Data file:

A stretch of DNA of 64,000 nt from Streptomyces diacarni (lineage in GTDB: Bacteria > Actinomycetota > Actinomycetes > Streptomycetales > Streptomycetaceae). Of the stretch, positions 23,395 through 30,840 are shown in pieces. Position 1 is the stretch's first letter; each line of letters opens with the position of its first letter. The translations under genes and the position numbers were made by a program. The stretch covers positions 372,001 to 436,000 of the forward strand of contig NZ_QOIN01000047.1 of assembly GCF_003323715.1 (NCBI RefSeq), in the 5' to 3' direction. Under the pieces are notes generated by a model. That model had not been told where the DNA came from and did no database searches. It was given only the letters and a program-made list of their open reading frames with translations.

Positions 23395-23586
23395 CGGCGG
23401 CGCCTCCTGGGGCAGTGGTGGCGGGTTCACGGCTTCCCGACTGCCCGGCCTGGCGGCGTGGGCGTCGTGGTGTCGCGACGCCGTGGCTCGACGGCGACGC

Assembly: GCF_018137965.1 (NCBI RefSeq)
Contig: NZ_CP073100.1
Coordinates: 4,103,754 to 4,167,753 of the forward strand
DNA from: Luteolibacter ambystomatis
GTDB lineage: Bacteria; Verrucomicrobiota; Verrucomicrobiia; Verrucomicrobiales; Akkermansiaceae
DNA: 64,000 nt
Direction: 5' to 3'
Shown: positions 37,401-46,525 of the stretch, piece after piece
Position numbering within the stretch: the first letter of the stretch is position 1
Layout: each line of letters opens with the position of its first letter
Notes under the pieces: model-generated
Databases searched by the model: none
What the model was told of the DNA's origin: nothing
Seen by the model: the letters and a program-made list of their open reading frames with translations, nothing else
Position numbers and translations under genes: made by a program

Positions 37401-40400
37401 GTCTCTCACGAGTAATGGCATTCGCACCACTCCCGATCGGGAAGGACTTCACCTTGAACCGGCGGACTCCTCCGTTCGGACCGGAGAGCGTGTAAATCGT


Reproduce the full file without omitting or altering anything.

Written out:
A stretch of DNA of 64,000 nt from Streptomyces diacarni (lineage in GTDB: Bacteria > Actinomycetota > Actinomycetes > Streptomycetales > Streptomycetaceae). Of the stretch, positions 23,395 through 30,840 are shown in pieces. Position 1 is the stretch's first letter; each line of letters opens with the position of its first letter. The translations under genes and the position numbers were made by a program. The stretch covers positions 372,001 to 436,000 of the forward strand of contig NZ_QOIN01000047.1 of assembly GCF_003323715.1 (NCBI RefSeq), in the 5' to 3' direction. Under the pieces are notes generated by a model. That model had not been told where the DNA came from and did no database searches. It was given only the letters and a program-made list of their open reading frames with translations.

Positions 23395-23586
23395 CGGCGG
23401 CGCCTCCTGGGGCAGTGGTGGCGGGTTCACGGCTTCCCGACTGCCCGGCCTGGCGGCGTGGGCGTCGTGGTGTCGCGACGCCGTGGCTCGACGGCGACGC

Assembly: GCF_018137965.1 (NCBI RefSeq)
Contig: NZ_CP073100.1
Coordinates: 4,103,754 to 4,167,753 of the forward strand
DNA from: Luteolibacter ambystomatis
GTDB lineage: Bacteria; Verrucomicrobiota; Verrucomicrobiia; Verrucomicrobiales; Akkermansiaceae
DNA: 64,000 nt
Direction: 5' to 3'
Shown: positions 37,401-46,525 of the stretch, piece after piece
Position numbering within the stretch: the first letter of the stretch is position 1
Layout: each line of letters opens with the position of its first letter
Notes under the pieces: model-generated
Databases searched by the model: none
What the model was told of the DNA's origin: nothing
Seen by the model: the letters and a program-made list of their open reading frames with translations, nothing else
Position numbers and translations under genes: made by a program

Positions 37401-40400
37401 GTCTCTCACGAGTAATGGCATTCGCACCACTCCCGATCGGGAAGGACTTCACCTTGAACCGGCGGACTCCTCCGTTCGGACCGGAGAGCGTGTAAATCGT